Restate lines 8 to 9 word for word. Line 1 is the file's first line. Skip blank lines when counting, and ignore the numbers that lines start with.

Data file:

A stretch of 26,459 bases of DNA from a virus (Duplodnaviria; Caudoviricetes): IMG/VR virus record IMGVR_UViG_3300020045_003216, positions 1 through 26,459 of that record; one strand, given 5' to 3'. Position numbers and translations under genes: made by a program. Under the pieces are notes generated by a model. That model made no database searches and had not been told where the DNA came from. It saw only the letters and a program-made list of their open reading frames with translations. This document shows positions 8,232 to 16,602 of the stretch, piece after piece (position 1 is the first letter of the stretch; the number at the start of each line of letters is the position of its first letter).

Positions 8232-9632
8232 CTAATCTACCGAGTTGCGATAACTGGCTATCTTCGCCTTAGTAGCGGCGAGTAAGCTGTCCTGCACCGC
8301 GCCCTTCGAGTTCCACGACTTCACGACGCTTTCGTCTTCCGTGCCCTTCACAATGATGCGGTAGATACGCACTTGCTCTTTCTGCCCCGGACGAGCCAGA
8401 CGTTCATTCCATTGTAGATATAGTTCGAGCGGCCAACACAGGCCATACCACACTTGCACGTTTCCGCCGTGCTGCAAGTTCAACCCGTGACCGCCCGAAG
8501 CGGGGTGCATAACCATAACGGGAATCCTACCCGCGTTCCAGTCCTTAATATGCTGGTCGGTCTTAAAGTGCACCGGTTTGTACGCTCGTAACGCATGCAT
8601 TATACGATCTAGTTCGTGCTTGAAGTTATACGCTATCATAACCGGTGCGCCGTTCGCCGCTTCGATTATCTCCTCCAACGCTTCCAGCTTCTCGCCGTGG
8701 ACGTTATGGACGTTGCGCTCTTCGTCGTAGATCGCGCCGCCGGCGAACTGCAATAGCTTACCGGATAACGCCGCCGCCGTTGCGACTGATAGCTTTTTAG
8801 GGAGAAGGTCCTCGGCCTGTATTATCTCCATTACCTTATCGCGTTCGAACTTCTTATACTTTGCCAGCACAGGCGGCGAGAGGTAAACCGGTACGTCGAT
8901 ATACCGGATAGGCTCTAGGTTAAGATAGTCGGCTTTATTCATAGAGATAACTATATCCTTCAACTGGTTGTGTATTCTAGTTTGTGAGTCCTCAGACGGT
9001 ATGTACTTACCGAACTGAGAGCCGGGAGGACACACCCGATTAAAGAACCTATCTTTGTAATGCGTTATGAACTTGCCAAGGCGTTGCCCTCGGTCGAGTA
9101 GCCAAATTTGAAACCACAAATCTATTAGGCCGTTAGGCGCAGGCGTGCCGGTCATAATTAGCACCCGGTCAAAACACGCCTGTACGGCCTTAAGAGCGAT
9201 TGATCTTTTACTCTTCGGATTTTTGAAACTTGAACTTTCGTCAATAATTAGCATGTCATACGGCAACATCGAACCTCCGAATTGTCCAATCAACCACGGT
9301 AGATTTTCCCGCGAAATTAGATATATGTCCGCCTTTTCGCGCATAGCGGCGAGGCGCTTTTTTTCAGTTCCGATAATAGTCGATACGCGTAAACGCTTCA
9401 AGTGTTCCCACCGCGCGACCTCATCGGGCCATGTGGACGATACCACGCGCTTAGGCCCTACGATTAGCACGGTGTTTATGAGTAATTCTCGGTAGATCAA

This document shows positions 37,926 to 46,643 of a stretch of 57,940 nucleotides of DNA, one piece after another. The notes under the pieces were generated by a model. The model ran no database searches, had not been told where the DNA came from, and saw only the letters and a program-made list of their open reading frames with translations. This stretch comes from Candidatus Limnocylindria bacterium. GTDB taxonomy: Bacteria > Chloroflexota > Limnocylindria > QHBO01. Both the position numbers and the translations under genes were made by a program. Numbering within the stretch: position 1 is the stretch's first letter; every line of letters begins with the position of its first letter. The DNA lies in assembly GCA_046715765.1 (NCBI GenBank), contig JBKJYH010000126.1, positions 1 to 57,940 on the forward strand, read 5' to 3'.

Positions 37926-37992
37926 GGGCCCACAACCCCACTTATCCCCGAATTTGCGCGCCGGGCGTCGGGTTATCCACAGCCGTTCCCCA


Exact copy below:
8701 ACGTTATGGACGTTGCGCTCTTCGTCGTAGATCGCGCCGCCGGCGAACTGCAATAGCTTACCGGATAACGCCGCCGCCGTTGCGACTGATAGCTTTTTAG
8801 GGAGAAGGTCCTCGGCCTGTATTATCTCCATTACCTTATCGCGTTCGAACTTCTTATACTTTGCCAGCACAGGCGGCGAGAGGTAAACCGGTACGTCGAT